By Jane Golding

Citizens’ rights are noticeably absent from the vast majority of discussions about no-deal Brexit.   It's a convenient form of airbrushing – an oversight based on a lazy and false assumption that we're all going to be OK because the EU and UK agreed a deal about post-Brexit rights last December.

In fact, as I’ve written before, December’s deal was not only deeply flawed but also far from guaranteed.  This is because it's contingent on the future relationship talks succeeding. If there’s no deal, there are no citizens’ rights, meaning that many Brits on the continent would lose their current legal status in their host countries the minute the clock strikes midnight.

Fortunately, most EU 27 countries already have good registration schemes that keep track of the British nationals living in their countries. This is why we’ve been repeatedly asking them simply to tweak their existing systems. We're looking for an insurance policy: a pledge that they would act quickly to confirm our existing rights in the event of no-deal. One of our biggest concerns is France. It's an exception to the rule. Like the UK, it doesn’t require EU nationals to register. This means that many of the estimated 150,000 Brits living there don't have a legal footprint in the country or understand of the processes required of them to formalise their status. 

A worrying number are taking a head-in-the-sand approach to the situation. Others are leading the stampede to obtain a carte de séjour (residence card).  But first person accounts, such as this one by Alison Morton, report that while the French civil service are sympathetic, their hands are tied because of the impasse in the negotiations between the EU and UK.  There are also standard Brexit problems swirling around the issue: limited time and resources.

As Alison writes:

"Many prefectures don't have the staff to process thousands of Brits. Here in the Deux-Sèvres, they only process about 500 applications annually from French-speaking former colonies and TCNs (third country nationals). Since the Brexit referendum that figure has doubled to include this peculiar new category of UK nationals. We applied in May (2018) for our interview and went yesterday If you apply today (3 August 2018)., you can't get an appointment until February 2020 (i.e. after Brexit). Apparently, there are urgent meetings going on to address this."

Then there’s the issue of documents, or rather the lack of.

Tony moved to France 30 years ago. Since then he has split his time between there and Switzerland, where he works. He's trying to provide adequate paperwork for his 19-year-old Swiss-born daughter.  Things here are particularly difficult. Because she is 19, the French authorities treat her as an adult and want a bill or official letter in her name and address for each semester of the past five years.  Understandably, she doesn't have many and those that she does have are Swiss, which can't be used to justify residency in France.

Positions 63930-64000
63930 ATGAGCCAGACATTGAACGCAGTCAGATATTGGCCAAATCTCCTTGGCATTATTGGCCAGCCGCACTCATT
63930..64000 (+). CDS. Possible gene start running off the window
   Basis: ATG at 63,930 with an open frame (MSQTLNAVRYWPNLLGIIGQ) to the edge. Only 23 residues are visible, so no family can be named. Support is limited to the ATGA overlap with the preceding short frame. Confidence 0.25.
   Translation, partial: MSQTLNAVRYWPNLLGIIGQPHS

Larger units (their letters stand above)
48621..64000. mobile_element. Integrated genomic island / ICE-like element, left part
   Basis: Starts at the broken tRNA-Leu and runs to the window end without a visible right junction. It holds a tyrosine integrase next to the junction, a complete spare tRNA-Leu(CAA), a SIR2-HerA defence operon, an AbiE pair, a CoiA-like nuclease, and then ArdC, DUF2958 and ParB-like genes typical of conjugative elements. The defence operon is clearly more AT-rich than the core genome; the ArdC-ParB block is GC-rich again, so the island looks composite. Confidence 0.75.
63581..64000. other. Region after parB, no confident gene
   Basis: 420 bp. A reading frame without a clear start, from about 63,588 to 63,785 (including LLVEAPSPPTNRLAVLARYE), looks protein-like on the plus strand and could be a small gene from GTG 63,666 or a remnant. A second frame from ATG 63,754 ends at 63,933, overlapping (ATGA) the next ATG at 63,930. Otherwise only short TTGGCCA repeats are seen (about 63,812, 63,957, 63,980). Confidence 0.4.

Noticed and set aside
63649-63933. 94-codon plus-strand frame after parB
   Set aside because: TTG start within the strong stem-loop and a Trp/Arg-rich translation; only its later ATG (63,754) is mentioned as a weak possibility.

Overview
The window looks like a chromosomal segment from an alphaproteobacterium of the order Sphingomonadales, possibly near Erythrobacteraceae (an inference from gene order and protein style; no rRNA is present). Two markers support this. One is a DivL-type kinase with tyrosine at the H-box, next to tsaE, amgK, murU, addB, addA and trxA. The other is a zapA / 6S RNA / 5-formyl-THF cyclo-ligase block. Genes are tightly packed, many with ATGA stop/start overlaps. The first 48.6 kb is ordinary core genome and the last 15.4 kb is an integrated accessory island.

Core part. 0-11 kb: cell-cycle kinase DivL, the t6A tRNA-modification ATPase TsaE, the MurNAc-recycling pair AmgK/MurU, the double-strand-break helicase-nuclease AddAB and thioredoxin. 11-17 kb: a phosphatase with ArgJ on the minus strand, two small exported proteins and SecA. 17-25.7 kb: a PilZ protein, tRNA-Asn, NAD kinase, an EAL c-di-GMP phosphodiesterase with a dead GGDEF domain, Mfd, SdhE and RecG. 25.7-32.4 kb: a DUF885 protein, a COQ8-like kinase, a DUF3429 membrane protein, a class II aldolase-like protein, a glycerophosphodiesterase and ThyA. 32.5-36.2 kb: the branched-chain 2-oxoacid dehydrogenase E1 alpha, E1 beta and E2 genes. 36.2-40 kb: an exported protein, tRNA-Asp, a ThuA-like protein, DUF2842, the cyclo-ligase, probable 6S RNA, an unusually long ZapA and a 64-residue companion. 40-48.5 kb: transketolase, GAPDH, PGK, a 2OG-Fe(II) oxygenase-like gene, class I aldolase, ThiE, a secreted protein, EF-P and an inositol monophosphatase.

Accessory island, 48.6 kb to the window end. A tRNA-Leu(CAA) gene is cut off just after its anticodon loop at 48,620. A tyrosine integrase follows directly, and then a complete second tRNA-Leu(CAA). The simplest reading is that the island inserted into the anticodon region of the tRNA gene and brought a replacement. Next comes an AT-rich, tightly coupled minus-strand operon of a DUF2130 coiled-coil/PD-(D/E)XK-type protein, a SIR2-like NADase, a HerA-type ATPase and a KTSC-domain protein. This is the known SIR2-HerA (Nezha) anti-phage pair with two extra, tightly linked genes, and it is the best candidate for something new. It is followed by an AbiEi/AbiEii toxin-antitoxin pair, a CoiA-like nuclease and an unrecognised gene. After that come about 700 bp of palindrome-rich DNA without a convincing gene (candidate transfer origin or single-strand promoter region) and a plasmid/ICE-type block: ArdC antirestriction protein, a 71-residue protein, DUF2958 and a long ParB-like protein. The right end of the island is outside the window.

On August 8th, the European Commission announced that UK nationals in the EU won’t be receiving any dedicated local legal support via its EU 27 outposts. A free service is being rolled out for EU 27 citizens in the UK and we had hoped this would at least be extended to Brits in France, where the issues are similar. Let’s not forget, we remain EU citizens until at least March 2019. 

Without EU support and facing a bottleneck in domestic EU 27 systems, it'll be down to the UK government, via its local embassies, to help us.  But there are only five dedicated FCO staff deployed across Europe to deal with the whole Brexit citizens’ rights issue. There is literally just one person dealing with France, a large country with a widely dispersed British population,and they're supposed to also handle Belgium and Luxembourg. 

The gaps are currently being plugged by our group in France, which reported 45,000 Facebook interactions in the past month alone just on citizens’ rights.  And this is just the people who are energised enough to act. 

To the Brexiters who insist it will all be fine and then accuse us of scaremongering I have this to say: people are scared. They won't stop being scared until they feel they are going to be able to carry on with their lives as promised.  The UK government negotiated us into this position and now they are failing in their duty of care towards their own nationals. 

Being a Brit on the continent is a bit like playing a football match only to discover the rules have changed halfway through the game. No matter what we do, we still end up feeling offside.

Jane Golding is chair of British in Europe.

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